However, despite brotherly relations between the Belarusian and Ukrainian people, a center of information influence on Belarus has been set up near Kiev, Aleksandr Lukashenko said. “Ordinary Ukrainians treat us very well, because we treat them the same. However, it is so cynical of them: ‘we need to catch up, we have to destroy Belarus as quickly as possible',” he added.
The head of state also read out the speech of one of the EU foreign ministers at the meeting held ahead of the presidential election in Moldova: “We plan to oust Russia out of Ukraine and Moldova. We will promote the integration of these countries into NATO, perhaps even within the Eastern Partnership.”
Speaking at the same meeting was a representative of the United States: “In Russia we want to accelerate the disintegration process: local authorities should receive more powers, while the powers of the central government should be curbed. We will support the internal conflict in the Russian society. The current leadership in Russia may lose power due to events in Belarus.”
The president stressed that the West is interested in the crisis in Belarus in order to weaken Russia. The EU politicians view it as a historic chance to undermine Russia's influence. “This is their ultimate goal, and we are a barrier on this path. They want to test it in our country,” Aleksandr Lukashenko noted.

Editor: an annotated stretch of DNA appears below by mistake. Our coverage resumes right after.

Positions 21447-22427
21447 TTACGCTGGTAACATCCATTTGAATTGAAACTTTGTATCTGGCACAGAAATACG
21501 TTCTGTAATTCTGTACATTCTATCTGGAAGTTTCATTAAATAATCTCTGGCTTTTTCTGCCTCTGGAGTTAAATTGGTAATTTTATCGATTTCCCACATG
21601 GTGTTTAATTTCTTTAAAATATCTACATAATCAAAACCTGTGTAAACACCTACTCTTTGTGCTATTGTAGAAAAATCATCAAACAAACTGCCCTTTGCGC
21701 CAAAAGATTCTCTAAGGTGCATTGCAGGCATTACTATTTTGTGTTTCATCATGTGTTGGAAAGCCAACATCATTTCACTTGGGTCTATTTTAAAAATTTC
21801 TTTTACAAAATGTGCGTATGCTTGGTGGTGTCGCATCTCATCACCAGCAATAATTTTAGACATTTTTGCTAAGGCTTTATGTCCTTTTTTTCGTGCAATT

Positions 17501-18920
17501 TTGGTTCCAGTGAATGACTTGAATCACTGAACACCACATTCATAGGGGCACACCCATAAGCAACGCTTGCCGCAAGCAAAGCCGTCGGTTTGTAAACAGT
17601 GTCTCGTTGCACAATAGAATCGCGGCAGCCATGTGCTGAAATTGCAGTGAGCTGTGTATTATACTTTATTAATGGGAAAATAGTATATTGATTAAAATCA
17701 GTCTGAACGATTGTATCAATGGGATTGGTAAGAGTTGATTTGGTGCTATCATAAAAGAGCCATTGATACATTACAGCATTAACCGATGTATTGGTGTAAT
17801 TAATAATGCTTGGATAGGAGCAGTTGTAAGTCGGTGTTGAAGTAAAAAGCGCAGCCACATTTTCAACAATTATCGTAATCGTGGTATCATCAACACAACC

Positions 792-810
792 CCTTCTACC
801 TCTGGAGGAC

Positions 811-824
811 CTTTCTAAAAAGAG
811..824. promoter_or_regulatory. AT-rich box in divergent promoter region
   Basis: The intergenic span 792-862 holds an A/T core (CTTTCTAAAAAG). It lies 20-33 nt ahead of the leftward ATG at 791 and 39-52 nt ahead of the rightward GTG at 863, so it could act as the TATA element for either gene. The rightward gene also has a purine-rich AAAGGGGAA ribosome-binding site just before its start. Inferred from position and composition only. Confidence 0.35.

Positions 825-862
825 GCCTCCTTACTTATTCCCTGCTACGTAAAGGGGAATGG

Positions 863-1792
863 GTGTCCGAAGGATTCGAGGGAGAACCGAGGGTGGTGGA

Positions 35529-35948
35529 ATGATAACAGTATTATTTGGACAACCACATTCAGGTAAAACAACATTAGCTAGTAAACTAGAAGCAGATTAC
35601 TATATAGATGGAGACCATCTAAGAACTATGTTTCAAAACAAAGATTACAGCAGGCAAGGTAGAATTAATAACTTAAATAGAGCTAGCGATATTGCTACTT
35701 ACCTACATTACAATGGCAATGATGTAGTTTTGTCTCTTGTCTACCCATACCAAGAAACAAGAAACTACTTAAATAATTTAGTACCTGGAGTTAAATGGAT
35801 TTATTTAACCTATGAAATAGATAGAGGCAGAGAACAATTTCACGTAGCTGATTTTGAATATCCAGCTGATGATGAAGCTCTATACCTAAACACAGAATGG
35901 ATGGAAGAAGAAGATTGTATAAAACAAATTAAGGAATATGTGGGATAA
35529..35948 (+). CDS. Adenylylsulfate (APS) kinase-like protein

However, according to the head of state, some leaders of the European Union countries positively assess the power structure in Belarus. The president did not name them, but read out some excerpts: “Belarus is pursuing the right policy, keeping its economy in the hands of the state. Belarus would not exist without a strong power vertical. We are pursuing our national development goals, with state-owned companies and banks at the heart of it. President Lukashenko understands it right that there must be unity in the leadership. We must learn from the experience of Belarus, we must have a strong ideological basis.”
Aleksandr Lukashenko explained that he shared this information so that people could understand his intentions and actions. “It should also encourage some people to assess their own actions,” he added.
The president stressed that Belarus is capable of responding to aggression, including military aggression. “We all want sovereignty and independence, but independence is a very expensive thing. If the Belarusian people are ready to maintain this independence, to fight for it, no matter what it takes, let's fight. Otherwise, we will be thrown back, deprived of what we have, and will be forced to toil and moil for somebody else. That's how I feel. Hence my actions,” he head of state noted.